When A Fighting Spirit Matters
Having a chronic lung disease paves a path to lit your fighting spirit. The majority of survivors including myself choose to fight the disease. We are continuously driven to increase our ability to keep going and constantly pushing. We focus more on the present than our future. I am grateful the gift of life is before my eyes to open every day.
Reaction to diagnosis news
Receiving bad news is disheartening especially when you are caught off guard. The time you felt a huge negative energy pressing your body on every side. My husband and I felt that way when hearing my stage 4 lung cancer diagnosis. We have no family history of the disease. When thoracic surgery is not the main option for me, my mind wandered for a bit to the human side of allowing fear to swallow me. I let myself quickly grieving the loss of good health. The news was too much to bear but I did not allow myself to be crushed.
Managing lung cancer
It was a puzzling moment at the beginning of the chronic lung disease journey. We did not know how all things would play out. But you have a health care team who are responsible for setting and planning your long-term treatment. Moreover, you follow and trust the advice of your cancer specialists. On top of that, you set your personal regimen for treatment and organize monitoring appointments. You find ways to tackle the side effects and not be overwhelmed by them. There is numerous lung cancer information available for us. All we have to do is to self-advocate.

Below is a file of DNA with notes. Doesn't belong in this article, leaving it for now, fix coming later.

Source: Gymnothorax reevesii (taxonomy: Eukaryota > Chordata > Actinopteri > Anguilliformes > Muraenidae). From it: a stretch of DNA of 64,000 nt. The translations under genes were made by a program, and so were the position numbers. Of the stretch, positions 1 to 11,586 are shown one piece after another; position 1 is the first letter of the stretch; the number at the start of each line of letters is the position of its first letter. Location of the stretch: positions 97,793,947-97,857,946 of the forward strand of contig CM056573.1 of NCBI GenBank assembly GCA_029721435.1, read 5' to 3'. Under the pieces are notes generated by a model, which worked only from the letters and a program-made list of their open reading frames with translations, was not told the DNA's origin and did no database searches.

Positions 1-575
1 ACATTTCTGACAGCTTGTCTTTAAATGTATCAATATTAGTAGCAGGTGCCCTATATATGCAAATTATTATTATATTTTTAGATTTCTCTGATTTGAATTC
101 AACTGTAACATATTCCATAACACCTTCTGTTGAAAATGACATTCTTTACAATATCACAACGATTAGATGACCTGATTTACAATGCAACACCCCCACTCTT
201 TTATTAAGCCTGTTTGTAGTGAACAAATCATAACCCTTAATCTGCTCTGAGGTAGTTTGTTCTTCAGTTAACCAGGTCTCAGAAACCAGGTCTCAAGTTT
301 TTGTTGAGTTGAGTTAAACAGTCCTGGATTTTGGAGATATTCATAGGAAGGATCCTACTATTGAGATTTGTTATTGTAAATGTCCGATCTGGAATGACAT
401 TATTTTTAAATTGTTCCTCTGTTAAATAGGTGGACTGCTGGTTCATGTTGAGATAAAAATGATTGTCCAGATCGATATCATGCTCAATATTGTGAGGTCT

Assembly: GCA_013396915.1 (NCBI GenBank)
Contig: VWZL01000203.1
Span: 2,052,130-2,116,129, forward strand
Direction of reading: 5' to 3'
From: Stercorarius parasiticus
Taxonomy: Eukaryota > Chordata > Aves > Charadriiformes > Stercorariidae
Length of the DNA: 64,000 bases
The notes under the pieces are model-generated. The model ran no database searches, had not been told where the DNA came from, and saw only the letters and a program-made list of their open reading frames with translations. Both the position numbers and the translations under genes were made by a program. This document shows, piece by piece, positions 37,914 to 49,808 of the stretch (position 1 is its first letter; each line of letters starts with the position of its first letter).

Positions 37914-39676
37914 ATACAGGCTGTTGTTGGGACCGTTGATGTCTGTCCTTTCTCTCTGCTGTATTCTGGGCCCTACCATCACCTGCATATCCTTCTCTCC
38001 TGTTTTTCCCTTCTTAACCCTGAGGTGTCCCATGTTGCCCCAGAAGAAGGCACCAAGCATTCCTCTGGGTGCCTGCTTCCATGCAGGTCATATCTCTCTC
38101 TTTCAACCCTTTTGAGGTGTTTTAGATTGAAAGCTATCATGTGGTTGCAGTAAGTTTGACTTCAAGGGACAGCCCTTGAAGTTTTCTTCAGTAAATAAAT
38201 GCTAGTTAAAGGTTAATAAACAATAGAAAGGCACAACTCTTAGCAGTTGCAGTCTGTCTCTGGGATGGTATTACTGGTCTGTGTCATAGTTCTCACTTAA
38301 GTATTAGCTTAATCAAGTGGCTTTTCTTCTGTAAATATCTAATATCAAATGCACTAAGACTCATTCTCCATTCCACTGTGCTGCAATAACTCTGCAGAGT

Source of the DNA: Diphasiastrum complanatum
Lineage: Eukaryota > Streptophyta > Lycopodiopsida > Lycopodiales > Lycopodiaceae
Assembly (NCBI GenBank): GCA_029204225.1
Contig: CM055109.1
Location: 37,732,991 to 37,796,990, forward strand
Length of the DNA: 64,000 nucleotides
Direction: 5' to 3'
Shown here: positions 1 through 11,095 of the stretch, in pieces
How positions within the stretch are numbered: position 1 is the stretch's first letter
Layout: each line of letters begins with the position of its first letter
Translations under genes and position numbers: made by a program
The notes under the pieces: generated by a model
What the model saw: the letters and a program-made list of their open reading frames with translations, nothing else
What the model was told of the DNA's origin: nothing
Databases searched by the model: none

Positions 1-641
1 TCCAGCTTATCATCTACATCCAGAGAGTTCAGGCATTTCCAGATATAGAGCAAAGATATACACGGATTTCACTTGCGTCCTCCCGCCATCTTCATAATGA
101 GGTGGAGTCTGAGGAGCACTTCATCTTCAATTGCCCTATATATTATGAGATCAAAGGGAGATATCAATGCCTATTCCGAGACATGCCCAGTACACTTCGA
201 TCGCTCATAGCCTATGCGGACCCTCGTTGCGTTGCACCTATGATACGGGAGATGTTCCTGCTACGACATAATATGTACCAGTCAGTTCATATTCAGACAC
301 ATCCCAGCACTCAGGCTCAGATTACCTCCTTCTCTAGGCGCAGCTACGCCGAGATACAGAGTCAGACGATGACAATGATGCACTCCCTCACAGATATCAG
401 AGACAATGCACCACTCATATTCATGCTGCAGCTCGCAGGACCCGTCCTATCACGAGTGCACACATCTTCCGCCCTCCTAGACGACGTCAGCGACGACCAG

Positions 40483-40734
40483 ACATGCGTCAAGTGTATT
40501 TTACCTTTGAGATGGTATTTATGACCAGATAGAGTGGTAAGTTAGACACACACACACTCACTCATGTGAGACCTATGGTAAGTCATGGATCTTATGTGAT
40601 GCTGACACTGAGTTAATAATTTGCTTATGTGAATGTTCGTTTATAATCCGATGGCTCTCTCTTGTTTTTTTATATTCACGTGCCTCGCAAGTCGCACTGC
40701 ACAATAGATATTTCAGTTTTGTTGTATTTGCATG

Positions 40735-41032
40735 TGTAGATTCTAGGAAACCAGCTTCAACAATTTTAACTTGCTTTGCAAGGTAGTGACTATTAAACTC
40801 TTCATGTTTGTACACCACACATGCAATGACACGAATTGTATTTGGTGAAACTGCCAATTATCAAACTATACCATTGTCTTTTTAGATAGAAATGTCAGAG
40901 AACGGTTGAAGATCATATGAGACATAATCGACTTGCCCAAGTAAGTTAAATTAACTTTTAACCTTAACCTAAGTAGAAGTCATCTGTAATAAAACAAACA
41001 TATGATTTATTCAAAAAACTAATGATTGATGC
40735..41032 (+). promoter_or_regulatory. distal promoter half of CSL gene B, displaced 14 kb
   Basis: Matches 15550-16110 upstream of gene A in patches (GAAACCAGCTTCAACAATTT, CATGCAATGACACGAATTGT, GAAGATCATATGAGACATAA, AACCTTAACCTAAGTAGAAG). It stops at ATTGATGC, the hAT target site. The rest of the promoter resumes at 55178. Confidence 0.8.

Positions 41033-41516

Stigma is real
I have realized a chronic lung disease affects never smokers like me too. Anyone with lungs can have a chronic lung disease. As you go through treatment policies you encounter there are first-line treatment or emergency treatment depending on what symptoms appear at the onset of diagnosis. The lung cancer research has improved patients’ survival. There are advances in improving the control. However, patients, survivors, and co-survivors endlessly raise money to support research in order to improve the lives of patients. It boggles me why less funding is allocated by the government to lung cancer research when more lives are taken by the disease.
Casting out anxiety and fear
Throughout our journey, we are faced with enormous uncertainties. Each blood tests and scans we are always anxious. The results can bear either good news or bad news. We fear if the bad news comes then what’s the next move. Will it be more treatment or less? Everyday statistics say more lives are taken due to lung cancer, even more, when you combine breast, colon, and prostate cancer. We fear our life may be short. But despite what we go through we do not lose heart.
I will keep my fighting spirit burning so I can enjoy my first grandchild, see my youngest graduate high school, help my youngest apply for university, and get more opportunities to share my lung cancer journey.
When dealing with lung cancer, do you think attitude matters?
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